of both anthroponotic CL and zoonotic CL (Jalouk et al., 2007;
Alten et al., 2003; Reyburn et al., 2000; Moosa-Kazemi et al., 2007; Davies
et al., 2000; Kroeger et al., 2002; Yaghoobi-Ershadi et al., 2006; Tayeh
et al., 1997).
In eastern Sudan, lambda-cyhalothrin impregnated bednets against the
vector P. orientalis reduced the incidence of KA to 1.6% in a single interven-
tion village compared to 12.4% in the control village, but lacked replication
(Elnaiem, 1996). Provision of deltamethrin impregnated bednets to 114
follow-up Sudanese villages in response to the 1999e2001 VL epidemic,
reduced VL by 59%; the greatest impact was reported to be 17e20 months
after the distribution of the nets (Ritmeijer et al., 2007). An intervention trial
against Phlebotomus argentipes in Bangladesh indicated that widespread bednet
impregnation with slow-release insecticide may reduce the frequency of VL,
however, the study was inconclusive because it was not randomized and
lacked sufficient replicates (Mondal et al., 2013).
While few ITN trials have been conducted against VL vectors, a notable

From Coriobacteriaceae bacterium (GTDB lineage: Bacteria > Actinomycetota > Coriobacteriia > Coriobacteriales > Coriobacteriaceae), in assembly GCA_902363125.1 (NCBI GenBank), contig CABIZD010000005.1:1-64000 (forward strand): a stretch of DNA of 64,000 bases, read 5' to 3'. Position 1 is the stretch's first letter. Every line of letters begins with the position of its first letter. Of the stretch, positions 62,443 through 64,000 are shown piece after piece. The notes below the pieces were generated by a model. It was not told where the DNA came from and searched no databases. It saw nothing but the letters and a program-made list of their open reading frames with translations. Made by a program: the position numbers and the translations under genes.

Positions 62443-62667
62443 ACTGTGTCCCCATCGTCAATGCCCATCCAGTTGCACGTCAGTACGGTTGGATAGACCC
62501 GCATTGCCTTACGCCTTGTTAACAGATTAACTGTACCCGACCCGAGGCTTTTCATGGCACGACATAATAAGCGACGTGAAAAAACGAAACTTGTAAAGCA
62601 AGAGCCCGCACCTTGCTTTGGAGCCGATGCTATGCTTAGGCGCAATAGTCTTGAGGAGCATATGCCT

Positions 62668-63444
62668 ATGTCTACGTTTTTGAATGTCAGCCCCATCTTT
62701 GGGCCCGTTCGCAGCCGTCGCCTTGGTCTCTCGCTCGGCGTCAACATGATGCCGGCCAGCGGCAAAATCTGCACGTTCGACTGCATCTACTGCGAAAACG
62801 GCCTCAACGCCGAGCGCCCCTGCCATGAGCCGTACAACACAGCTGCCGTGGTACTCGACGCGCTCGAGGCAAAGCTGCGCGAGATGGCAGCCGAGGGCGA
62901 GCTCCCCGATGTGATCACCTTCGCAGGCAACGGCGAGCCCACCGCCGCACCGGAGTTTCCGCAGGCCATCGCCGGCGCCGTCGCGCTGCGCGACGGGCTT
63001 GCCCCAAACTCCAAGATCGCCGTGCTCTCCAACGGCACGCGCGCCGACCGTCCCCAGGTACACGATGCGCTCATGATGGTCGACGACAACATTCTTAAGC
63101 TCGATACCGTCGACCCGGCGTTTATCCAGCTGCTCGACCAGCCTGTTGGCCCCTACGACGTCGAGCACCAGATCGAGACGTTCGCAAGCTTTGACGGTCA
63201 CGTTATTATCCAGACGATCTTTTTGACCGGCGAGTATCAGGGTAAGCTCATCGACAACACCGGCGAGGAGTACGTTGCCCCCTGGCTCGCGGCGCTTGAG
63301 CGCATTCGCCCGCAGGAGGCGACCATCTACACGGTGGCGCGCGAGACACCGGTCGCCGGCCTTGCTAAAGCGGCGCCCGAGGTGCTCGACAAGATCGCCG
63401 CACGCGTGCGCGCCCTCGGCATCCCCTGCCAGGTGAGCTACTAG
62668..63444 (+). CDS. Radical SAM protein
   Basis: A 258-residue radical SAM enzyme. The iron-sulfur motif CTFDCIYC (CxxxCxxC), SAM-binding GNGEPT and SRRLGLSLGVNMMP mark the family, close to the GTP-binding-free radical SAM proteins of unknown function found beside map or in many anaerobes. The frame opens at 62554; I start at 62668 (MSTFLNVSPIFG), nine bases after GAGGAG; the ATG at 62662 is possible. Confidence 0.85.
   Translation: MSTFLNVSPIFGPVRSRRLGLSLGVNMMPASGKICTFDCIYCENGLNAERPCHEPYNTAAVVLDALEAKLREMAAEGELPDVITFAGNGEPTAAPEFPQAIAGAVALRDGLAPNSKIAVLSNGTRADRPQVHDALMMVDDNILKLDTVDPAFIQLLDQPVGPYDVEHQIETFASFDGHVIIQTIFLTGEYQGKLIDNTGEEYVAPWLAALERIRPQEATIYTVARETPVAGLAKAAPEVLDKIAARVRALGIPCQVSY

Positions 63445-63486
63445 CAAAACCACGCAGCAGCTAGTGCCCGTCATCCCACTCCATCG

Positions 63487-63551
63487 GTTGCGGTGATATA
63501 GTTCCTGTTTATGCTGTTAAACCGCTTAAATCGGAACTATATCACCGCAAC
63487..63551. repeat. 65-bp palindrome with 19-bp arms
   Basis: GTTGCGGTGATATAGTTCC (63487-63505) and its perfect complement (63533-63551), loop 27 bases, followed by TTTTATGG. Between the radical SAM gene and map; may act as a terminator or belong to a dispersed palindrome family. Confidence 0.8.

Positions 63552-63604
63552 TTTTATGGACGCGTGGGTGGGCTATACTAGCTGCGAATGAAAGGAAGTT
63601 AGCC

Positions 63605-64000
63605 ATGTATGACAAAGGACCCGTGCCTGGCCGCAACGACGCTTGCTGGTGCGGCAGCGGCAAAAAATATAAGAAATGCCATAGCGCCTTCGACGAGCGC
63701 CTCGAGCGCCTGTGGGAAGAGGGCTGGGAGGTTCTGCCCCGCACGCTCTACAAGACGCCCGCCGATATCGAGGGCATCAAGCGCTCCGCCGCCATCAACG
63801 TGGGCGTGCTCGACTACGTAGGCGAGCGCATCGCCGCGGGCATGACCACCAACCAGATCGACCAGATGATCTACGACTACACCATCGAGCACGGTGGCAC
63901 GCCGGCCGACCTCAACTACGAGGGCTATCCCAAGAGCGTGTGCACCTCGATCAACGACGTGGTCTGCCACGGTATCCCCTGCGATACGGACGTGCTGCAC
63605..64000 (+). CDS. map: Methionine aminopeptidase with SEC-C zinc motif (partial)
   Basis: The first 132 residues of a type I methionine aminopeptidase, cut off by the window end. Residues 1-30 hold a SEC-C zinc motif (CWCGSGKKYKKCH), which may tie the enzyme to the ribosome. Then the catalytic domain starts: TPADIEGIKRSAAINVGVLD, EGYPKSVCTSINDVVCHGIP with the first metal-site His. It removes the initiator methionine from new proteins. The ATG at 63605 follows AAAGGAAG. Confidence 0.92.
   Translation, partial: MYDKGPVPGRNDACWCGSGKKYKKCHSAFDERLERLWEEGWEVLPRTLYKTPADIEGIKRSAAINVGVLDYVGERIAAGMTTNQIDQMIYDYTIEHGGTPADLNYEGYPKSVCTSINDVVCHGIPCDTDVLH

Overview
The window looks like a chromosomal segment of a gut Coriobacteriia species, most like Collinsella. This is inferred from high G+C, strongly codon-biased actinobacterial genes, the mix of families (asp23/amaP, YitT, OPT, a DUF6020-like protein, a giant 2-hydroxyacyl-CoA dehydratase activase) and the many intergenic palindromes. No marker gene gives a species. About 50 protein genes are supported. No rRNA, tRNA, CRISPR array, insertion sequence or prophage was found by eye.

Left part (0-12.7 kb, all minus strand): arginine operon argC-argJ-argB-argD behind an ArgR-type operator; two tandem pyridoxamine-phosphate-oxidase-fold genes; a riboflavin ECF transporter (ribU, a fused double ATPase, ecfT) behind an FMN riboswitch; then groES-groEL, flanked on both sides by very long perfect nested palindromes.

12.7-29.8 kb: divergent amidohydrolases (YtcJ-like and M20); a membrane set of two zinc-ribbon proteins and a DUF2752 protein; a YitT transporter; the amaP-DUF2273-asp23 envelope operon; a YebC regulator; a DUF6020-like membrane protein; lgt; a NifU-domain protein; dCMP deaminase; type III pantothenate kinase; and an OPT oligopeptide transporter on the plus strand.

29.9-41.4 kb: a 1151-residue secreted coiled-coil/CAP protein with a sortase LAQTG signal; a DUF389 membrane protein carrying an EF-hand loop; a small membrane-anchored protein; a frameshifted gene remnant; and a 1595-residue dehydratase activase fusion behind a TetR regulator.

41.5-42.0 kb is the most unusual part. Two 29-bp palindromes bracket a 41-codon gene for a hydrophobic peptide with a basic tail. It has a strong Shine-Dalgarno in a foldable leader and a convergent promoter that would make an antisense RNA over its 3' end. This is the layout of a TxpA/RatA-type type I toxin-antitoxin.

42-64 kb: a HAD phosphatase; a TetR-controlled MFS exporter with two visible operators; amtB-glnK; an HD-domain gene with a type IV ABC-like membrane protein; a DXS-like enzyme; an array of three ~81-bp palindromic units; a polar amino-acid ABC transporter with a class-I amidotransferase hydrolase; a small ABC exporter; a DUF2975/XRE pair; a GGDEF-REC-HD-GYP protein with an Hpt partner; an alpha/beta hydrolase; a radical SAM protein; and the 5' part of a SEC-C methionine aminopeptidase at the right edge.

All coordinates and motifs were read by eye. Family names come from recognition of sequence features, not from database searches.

exception is the cluster randomized controlled trial known as the ‘Kalanet
Trial’ ( which distributed deltamethrin impregnated
long-lasting bednets to 26 paired intervention and control villages in highly
endemic foci in India (16 pairs) and Nepal (10 pairs) (Picado et al., 2010b).
The control arm continued existing practices (irregular IRS, use of untreated
nets, and treatment of VL), which were accounted for in the final analyses.
After 24 months follow-up, there was no significant reduction observed in
seroconversion in intervention (347/6372 ¼ 5.4%) compared to control
(345/6319 ¼ 5.5%) residents, or in the risk of developing KA (37/
9829 ¼ 0.38%) versus controls (40/9981 ¼ 0.40%). However, the interven-
tion did significantly reduce the risk of malaria (relative risk ¼ 0.46 [95%
CI 0.28e0.77]). The authors suggest that possible reasons for the failure
to impact on VL transmission are that P. argentipes may be more exophilic
(lives outdoors) and exophagic (feeds outdoors), and zoophagic (prefers
feeding on animals) than previously considered as the effect of the
Progress in the Mathematical Modelling of Visceral Leishmaniasis 69

intervention on vector density was measured only indoors (Picado et al.,

2015). Thus, the entomological impact of bednets on sandflies depends
largely on both host and vector behaviours (Courtenay et al., 2007); further
issues about feasibility are discussed elsewhere (Courtenay et al., 2007; Ostyn
et al., 2008; Picado et al., 2015).